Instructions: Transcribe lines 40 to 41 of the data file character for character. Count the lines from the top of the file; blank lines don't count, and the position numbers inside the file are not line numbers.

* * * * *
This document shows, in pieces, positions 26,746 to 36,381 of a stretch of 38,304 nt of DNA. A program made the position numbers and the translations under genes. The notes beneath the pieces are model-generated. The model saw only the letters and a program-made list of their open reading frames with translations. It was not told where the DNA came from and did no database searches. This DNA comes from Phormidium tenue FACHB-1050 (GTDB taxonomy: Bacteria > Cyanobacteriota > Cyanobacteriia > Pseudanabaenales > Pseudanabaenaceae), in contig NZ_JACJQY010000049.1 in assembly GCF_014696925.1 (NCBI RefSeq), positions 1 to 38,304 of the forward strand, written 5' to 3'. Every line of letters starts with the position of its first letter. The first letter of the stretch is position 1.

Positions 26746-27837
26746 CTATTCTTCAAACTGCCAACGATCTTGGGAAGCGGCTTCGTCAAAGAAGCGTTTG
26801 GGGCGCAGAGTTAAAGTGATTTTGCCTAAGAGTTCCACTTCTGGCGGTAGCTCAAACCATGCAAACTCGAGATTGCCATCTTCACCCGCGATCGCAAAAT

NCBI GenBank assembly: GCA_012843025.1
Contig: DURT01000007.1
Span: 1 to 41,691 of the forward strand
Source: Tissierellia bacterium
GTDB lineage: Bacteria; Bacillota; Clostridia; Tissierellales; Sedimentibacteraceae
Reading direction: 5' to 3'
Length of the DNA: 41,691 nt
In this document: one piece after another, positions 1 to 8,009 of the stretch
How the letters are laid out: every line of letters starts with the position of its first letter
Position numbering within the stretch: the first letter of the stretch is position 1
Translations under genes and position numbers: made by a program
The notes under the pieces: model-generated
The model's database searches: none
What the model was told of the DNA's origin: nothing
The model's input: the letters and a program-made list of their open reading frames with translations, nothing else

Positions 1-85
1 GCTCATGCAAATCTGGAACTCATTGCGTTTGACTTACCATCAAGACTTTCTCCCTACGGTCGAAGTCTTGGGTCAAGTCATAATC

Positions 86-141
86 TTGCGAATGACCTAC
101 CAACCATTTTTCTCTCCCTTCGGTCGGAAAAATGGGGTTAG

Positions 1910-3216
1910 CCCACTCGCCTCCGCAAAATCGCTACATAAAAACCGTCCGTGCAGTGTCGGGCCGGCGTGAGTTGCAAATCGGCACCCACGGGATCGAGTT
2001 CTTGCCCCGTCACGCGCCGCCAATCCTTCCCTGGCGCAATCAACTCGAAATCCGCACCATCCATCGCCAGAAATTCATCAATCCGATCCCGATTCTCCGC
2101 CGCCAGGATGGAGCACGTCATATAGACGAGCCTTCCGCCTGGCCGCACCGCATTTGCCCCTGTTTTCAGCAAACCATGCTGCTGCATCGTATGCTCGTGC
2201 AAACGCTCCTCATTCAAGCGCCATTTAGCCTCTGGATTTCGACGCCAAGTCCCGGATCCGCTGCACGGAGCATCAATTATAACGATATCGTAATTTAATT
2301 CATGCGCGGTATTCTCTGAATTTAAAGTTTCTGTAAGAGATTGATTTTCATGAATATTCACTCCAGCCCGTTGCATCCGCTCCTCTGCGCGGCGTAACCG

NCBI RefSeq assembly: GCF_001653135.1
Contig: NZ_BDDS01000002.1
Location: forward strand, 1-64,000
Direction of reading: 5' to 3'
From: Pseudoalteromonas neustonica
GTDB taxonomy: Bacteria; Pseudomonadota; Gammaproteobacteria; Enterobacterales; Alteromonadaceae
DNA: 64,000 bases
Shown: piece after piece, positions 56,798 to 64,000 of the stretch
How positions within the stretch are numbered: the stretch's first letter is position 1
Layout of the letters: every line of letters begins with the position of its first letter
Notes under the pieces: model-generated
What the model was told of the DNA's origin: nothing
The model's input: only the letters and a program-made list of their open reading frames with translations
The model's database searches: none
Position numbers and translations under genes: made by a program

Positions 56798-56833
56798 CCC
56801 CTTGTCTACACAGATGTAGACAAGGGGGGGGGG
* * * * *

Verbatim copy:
Layout of the letters: every line of letters begins with the position of its first letter
Notes under the pieces: model-generated